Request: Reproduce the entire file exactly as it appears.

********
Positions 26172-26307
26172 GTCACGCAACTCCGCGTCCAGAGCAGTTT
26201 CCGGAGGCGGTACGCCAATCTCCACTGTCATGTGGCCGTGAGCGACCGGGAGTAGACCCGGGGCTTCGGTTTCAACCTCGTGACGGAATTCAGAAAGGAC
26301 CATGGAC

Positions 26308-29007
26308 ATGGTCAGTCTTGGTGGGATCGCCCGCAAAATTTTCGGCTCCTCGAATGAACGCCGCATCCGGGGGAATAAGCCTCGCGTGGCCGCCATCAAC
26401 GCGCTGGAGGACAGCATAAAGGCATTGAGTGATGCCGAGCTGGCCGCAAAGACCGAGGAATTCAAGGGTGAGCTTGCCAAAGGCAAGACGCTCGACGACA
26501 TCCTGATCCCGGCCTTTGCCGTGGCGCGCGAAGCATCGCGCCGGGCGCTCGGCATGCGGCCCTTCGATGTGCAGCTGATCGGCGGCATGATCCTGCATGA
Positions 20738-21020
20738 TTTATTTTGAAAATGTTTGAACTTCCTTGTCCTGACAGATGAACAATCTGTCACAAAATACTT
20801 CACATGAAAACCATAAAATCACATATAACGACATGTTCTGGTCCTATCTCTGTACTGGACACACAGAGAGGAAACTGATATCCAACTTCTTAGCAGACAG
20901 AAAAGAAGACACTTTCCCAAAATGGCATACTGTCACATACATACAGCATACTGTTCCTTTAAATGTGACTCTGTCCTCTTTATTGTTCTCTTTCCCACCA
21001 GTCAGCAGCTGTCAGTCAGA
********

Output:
Positions 26172-26307
26172 GTCACGCAACTCCGCGTCCAGAGCAGTTT
26201 CCGGAGGCGGTACGCCAATCTCCACTGTCATGTGGCCGTGAGCGACCGGGAGTAGACCCGGGGCTTCGGTTTCAACCTCGTGACGGAATTCAGAAAGGAC
26301 CATGGAC

Positions 26308-29007
26308 ATGGTCAGTCTTGGTGGGATCGCCCGCAAAATTTTCGGCTCCTCGAATGAACGCCGCATCCGGGGGAATAAGCCTCGCGTGGCCGCCATCAAC
26401 GCGCTGGAGGACAGCATAAAGGCATTGAGTGATGCCGAGCTGGCCGCAAAGACCGAGGAATTCAAGGGTGAGCTTGCCAAAGGCAAGACGCTCGACGACA
26501 TCCTGATCCCGGCCTTTGCCGTGGCGCGCGAAGCATCGCGCCGGGCGCTCGGCATGCGGCCCTTCGATGTGCAGCTGATCGGCGGCATGATCCTGCATGA
Positions 20738-21020
20738 TTTATTTTGAAAATGTTTGAACTTCCTTGTCCTGACAGATGAACAATCTGTCACAAAATACTT
20801 CACATGAAAACCATAAAATCACATATAACGACATGTTCTGGTCCTATCTCTGTACTGGACACACAGAGAGGAAACTGATATCCAACTTCTTAGCAGACAG
20901 AAAAGAAGACACTTTCCCAAAATGGCATACTGTCACATACATACAGCATACTGTTCCTTTAAATGTGACTCTGTCCTCTTTATTGTTCTCTTTCCCACCA
21001 GTCAGCAGCTGTCAGTCAGA